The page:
Monday, March 23, 2015

Heroes in the Wind: From Kull to Conan Part 1

This is an article I wrote for REHupa #250. The article takes John Clute's introduction from the book Robert E. Howard: Heroes in the Wind, From Kull to Conan and dissects the problems I think arise and also takes Clute to task for his assessment of Howard and his work in an otherwise excellent primary anthology of Robert E. Howard's works. 

Over-all I do not disagree with much of what Clute says about Howard in this introduction, but I do take issue with the way in which he says it. My article examines why Clute uses such stilted verbiage in his introduction but also examines and assesses why Clute has so many confusing analogies/metaphors along with what I think is an underlying pejorative tone about Howard and his work. I'll admit my assessment is a little on the critical side but in my opinion quite warranted.

As an aside, this article was never intended to be a warning to anyone against buying Heroes in the Wind. The works of Howard that Clute included seem to be well thought out and I do think he made some great choices. My intent is to simply point out where I think Clute dropped the ball in introducing Robert E. Howard to the general public. With that in mind . . . 

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Albert Einstein once said “If you can’t explain it simply, you don’t understand it well enough.” Those words have a strong ring of truth to them. My not-as-famous step-father , who was a teacher for 47 years, once told me, “It’s easy to take something simple and make it difficult.” Indeed, it is. Couple these quotes and you’ve got a nice simple summation of John Clute’s introduction to the European Penguin Modern Classic volume titled Robert E. Howard: Heroes in the Wind: From Kull to Conan.
In various literary respects the Europeans often times seem to be a few steps ahead of the U.S.. This volume is a prime example of this. There has yet to be an academic publisher like Penguin Classics or Library of America publish a compilation of Robert E. Howard’s primary works in the U.S.. So when I spotted this volume in my local independent bookstore I was beside myself. Naturally, I snatch the book off the shelf. As I thumbed through the contents I knew right away I already had every story between the book’s covers. However, the author of the introduction caught my eye—John Clute.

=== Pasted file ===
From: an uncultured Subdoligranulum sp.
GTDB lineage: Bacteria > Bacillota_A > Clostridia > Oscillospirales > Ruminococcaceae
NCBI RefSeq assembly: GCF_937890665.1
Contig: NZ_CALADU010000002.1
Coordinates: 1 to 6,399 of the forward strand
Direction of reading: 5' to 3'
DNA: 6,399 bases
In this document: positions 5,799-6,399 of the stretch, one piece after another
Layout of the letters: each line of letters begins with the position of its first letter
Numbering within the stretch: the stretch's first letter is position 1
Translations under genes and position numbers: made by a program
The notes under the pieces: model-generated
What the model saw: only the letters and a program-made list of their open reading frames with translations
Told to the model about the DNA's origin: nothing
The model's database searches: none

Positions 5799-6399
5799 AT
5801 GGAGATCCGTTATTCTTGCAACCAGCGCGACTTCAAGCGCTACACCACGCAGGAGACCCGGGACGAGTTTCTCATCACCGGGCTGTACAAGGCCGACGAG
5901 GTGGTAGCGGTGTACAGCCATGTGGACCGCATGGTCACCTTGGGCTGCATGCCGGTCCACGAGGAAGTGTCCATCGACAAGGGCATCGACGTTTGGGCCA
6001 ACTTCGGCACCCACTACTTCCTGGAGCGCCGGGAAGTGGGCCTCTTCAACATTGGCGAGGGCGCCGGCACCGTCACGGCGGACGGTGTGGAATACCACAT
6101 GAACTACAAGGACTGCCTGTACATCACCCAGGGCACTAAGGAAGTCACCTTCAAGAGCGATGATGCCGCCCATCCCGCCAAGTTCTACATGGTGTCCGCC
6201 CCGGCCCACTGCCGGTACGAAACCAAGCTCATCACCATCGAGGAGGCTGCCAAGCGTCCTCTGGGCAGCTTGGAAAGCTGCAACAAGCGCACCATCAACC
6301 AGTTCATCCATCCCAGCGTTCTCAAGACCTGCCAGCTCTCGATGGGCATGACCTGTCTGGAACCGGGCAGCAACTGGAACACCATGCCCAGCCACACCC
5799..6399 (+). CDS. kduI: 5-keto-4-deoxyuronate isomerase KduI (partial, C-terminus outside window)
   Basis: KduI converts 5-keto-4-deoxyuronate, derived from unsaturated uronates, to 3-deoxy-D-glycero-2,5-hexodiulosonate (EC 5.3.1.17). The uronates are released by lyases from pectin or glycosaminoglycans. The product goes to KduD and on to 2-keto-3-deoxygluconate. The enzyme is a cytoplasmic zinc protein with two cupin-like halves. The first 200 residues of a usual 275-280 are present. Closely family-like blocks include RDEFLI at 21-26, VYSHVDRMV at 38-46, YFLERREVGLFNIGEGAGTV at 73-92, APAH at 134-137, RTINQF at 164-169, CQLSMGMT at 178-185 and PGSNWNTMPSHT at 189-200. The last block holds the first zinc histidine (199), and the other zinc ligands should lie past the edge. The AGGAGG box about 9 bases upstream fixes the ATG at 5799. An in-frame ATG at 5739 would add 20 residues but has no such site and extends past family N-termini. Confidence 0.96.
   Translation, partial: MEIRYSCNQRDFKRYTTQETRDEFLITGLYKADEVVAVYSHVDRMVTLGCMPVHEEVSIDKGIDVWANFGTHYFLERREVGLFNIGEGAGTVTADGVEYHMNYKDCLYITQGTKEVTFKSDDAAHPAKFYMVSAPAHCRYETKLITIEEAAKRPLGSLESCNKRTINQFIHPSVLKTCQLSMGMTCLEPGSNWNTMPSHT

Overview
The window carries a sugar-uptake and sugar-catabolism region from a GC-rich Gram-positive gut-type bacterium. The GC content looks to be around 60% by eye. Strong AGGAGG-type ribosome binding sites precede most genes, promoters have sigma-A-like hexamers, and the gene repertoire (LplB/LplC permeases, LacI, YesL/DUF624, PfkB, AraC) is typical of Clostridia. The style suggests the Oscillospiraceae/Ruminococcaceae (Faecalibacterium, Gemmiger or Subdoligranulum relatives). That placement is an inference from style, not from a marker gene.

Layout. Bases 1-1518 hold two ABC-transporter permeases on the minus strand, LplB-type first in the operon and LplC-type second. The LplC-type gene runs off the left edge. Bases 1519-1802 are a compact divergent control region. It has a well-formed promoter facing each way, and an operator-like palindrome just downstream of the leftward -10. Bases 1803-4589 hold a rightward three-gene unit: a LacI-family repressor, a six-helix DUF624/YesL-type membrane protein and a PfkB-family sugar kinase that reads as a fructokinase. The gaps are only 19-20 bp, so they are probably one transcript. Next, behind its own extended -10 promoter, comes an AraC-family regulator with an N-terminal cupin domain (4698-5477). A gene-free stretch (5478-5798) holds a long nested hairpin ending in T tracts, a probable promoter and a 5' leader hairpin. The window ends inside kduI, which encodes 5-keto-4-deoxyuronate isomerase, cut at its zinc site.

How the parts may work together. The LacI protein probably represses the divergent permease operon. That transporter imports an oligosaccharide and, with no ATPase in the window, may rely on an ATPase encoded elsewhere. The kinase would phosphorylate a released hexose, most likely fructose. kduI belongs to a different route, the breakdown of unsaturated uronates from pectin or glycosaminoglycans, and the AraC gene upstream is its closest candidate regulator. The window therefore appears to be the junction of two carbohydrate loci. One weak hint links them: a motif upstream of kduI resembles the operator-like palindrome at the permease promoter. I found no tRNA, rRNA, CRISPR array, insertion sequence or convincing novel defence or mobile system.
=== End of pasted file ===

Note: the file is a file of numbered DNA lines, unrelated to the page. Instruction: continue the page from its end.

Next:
John Clute is a Canadian born author and New York University graduate who has made a strong name for himself in the critical arena of science fiction. He is widely known in science fiction and fantasy circles for co-editing the Hugo Awarding winning titles The Encyclopedia of Science Fiction and The Encyclopedia of Fantasy. He is also the author of the Illustrated Encyclopedia of Science Fiction. Clute has garnered both praise and criticism within his chosen genre. Both with equal tenacity from fans and scholars.
There is no question that John Clute is an expert of science fiction and fantasy. His critical works and the breadth of his knowledge in these genres have been widely recognized. For these reasons I can understand why the editors at Penguin allowed him to put this volume together and write its introduction. However, John Clute is not a Robert E. Howard scholar. A fan perhaps, his introduction bears as much, but certainly not an REH scholar. Even though I had other copies of the stories from Howard in this volume, it was Clute’s introduction that compelled me to buy the book. And it is this same introduction that has compelled me to write this response.


The first few lines of Clute’s introduction are as follows: “In the end it may boil down to a question of trust. How could anyone in this seared and wary day and age ever trust Robert E. Howard enough to read him?” (Clute, i) This, of course, is a simple ploy to catch the reader’s attention. In this same vein Clute continues, “He [Howard] was ignorant: a Texas boy who hadn’t seen much more of the world than the handscrabble plains surrounding the early twentieth-century small towns he lived in all his life.” (Clute i). Anyone who has even the remotest inkling of knowledge about the history of REH publications and their introductions will slowly begin to see who this smacks of: L. Sprague de Camp. However, despite the similarities Clute moves forward in his literary ploy. I’ll not argue whether the literary ploy works or not. Personally I think it is effective, though wrong-headed. Regardless, after the ploy Clute launches into a whirlwind of confusing allegories and metaphors to detail the impact of Robert E. Howard’s works not only on Clute’s experience of Howard but what Clute seems to think will also impact other Howard readers. This is where the trouble begins.


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